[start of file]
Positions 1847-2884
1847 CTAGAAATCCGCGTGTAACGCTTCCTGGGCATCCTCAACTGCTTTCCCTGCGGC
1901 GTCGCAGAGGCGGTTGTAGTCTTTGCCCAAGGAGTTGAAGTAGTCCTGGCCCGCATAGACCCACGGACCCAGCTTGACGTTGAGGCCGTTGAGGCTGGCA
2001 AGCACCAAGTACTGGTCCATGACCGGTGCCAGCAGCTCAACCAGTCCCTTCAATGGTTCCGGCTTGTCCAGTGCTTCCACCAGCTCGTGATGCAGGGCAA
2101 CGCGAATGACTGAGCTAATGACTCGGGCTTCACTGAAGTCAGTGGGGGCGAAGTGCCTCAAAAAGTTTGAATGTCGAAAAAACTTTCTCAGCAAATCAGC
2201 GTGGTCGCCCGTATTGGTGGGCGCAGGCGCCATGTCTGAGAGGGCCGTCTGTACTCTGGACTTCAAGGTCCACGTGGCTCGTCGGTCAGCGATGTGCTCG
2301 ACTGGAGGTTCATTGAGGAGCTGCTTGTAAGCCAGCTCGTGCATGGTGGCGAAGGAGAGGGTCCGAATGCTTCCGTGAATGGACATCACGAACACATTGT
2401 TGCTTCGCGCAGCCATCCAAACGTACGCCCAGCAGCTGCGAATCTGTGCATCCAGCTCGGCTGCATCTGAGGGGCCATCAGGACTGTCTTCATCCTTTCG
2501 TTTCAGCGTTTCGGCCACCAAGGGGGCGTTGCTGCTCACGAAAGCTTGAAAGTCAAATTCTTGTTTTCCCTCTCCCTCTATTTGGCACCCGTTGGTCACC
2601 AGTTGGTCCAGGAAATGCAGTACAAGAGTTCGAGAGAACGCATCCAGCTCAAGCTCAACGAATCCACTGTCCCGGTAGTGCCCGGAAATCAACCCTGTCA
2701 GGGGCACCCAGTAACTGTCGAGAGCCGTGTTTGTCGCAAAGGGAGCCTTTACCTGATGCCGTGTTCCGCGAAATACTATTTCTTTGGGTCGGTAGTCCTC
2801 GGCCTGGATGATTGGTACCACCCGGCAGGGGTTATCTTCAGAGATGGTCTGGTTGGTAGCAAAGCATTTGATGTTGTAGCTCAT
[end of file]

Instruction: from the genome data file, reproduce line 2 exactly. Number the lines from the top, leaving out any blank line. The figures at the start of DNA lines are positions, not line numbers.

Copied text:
1847 CTAGAAATCCGCGTGTAACGCTTCCTGGGCATCCTCAACTGCTTTCCCTGCGGC